By: Rachael Rettner
Published: 08/26/2015 10:52 AM EDT on LiveScience
Eating a plant-based diet is known to be good for your waistline, but now a new study has zeroed in on specific plant compounds — found in foods such as flax and sesame seeds — that may help prevent or slow weight gain.
The study found that women who consumed high levels of these compounds, called lignans, tended to weigh less and gain less weight over time, compared with women who didn't consume these compounds in high amounts.
The findings are preliminary, and more studies are needed to confirm the results in larger populations, the researchers said. Still, these findings "support the notion that increased lignan consumption might potentially lead to less weight gain," the researchers, from Harvard School of Public Health, wrote in the Aug. 18 issue of the American Journal of Epidemiology.
Earlier studies in animals have suggested that lignans may play a role in regulating weight. Flax and sesame seeds are rich in lignans, but the compounds are also found in lower amounts in other plant-based foods, including whole grains, nuts, fruits, vegetables, coffee, tea and wine, the researchers said.
In the new study, the researchers analyzed information from about 1,000 women, who gave urine samples at the study's start, and then were followed for about 10 years. The urine samples were analyzed for two compounds, called enterodiol and enterolactone, which are formed when bacteria in people's gut break down lignans in foods.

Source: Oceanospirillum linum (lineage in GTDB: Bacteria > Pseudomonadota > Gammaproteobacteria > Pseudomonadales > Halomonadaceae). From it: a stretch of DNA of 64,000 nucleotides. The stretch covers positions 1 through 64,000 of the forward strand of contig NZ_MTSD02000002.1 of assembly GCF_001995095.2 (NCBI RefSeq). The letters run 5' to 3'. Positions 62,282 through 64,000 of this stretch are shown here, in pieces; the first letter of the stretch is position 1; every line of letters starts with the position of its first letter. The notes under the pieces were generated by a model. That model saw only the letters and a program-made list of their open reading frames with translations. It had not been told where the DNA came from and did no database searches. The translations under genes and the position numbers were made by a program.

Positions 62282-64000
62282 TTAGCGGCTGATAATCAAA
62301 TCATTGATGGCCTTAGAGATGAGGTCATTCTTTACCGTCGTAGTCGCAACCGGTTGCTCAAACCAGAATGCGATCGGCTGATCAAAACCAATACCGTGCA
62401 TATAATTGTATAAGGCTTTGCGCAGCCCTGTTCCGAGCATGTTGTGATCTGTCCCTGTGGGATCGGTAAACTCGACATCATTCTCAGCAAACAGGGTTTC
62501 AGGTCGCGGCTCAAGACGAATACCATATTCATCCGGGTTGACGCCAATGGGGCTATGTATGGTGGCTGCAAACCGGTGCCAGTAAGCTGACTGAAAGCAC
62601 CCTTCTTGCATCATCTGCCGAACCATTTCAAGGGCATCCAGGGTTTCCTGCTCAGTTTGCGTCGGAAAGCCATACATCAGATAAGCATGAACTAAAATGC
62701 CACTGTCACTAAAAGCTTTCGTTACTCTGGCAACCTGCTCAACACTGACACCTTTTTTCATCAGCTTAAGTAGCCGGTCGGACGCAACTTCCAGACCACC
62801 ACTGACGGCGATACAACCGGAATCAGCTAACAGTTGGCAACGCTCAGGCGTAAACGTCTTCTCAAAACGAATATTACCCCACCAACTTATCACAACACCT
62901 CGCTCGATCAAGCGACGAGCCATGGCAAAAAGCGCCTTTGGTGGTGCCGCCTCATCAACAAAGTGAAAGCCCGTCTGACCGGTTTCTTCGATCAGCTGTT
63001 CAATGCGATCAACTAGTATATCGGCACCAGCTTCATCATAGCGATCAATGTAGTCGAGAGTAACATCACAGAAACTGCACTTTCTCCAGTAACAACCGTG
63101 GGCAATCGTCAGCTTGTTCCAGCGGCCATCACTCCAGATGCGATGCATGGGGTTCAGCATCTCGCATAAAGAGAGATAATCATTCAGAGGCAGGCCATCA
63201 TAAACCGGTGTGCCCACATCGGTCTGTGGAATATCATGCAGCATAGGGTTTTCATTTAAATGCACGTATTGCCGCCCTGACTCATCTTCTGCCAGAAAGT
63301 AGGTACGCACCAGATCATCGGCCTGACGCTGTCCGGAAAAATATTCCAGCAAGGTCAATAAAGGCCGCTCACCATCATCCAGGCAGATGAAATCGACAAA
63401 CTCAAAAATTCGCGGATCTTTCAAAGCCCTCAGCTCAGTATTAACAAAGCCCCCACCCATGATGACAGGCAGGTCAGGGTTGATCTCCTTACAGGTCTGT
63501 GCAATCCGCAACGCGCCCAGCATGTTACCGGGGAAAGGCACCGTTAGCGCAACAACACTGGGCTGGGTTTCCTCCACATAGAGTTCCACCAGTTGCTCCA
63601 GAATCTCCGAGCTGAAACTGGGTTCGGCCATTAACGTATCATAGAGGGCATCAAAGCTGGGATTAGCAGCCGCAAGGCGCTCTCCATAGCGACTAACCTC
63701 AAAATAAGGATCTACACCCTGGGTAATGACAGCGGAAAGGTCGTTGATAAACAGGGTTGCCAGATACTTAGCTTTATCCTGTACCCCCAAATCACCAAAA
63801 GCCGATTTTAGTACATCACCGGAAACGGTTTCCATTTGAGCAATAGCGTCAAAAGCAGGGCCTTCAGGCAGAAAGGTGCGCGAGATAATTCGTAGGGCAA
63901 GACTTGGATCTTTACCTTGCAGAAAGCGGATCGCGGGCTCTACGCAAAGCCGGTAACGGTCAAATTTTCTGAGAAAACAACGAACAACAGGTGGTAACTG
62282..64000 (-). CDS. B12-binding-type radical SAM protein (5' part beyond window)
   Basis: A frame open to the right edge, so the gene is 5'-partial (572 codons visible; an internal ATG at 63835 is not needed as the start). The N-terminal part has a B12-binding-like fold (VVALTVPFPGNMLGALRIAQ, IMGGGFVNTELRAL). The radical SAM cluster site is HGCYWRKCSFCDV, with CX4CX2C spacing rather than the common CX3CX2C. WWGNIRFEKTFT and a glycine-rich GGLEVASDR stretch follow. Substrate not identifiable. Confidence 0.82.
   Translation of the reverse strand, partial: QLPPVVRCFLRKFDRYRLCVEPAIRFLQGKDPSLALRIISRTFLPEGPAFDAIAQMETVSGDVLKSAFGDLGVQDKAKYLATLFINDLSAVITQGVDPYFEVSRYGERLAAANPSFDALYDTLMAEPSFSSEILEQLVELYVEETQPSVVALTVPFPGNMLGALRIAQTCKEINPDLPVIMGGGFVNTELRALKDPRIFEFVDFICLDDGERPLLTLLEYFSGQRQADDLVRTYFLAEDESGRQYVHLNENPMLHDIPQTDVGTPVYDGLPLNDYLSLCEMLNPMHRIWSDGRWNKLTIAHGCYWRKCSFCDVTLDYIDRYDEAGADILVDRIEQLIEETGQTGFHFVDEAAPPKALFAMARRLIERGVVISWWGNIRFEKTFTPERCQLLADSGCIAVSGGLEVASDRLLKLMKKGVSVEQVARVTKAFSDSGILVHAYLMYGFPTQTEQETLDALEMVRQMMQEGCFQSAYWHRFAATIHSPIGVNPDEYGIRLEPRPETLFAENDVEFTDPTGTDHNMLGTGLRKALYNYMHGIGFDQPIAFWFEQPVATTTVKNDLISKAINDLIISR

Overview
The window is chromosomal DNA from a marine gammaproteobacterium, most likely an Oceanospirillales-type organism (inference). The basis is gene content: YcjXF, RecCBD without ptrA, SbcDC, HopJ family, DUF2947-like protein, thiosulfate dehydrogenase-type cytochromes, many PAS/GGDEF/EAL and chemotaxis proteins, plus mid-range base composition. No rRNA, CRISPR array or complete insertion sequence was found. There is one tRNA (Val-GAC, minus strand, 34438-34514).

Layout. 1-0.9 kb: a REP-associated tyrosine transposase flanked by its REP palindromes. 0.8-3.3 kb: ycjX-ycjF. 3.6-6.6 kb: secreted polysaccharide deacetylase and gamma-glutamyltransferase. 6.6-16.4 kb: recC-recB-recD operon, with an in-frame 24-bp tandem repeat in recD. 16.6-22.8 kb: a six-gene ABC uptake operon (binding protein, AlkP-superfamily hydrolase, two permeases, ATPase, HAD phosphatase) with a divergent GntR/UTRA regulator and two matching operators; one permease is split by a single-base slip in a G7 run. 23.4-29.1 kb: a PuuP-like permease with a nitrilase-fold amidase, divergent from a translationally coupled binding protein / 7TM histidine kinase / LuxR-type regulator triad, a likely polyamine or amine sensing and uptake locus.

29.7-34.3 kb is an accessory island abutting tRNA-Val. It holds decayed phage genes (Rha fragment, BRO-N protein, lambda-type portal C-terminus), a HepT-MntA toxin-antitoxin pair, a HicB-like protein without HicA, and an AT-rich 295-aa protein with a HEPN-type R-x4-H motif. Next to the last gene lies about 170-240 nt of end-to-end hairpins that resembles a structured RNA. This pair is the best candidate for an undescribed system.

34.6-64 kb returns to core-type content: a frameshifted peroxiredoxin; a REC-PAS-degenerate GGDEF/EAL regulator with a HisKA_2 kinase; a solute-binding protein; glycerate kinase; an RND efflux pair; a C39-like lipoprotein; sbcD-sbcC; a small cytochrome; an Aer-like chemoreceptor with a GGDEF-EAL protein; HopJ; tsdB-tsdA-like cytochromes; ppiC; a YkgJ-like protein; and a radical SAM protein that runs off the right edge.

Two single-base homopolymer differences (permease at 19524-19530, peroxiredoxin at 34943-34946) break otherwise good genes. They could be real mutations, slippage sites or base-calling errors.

At the start of the study, the women with the highest levels of these compounds in their urine had the lowest body mass index (BMI). For example, among women with the highest levels of enterolactone, the average BMI was 24.6, compared to an average BMI of 27.5 among women with the lowest levels of enterolactone. [Lose Weight Smartly: 7 Little-Known Tricks that Shave Pounds]
In addition, having higher levels of these lignans was linked with less weight gain over time. Women with the highest levels of enterodiol in their urine gained about 0.6 pounds (0.27 kilograms) less per year than those with the lowest levels of enterodiol, the study found.
"Our data suggest that higher urinary excretion of lignan metabolites, especially enterodiol, is associated with modestly slower weight gain," the researchers said.
It's not clear exactly how these lignans may act to prevent weight gain. But these lignans are similar in structure to thehormone estrogen, and may be able to influence body weight by binding to the receptors for estrogen, the researchers said.
The researchers noted that the study assessed lignan levels in urine at one point in time, and future studies should examine levels more than once. In addition, because the study involved women who were mainly of European ancestry, future studies are needed to see if the results apply to men and people of other ethnicities, the researchers said.
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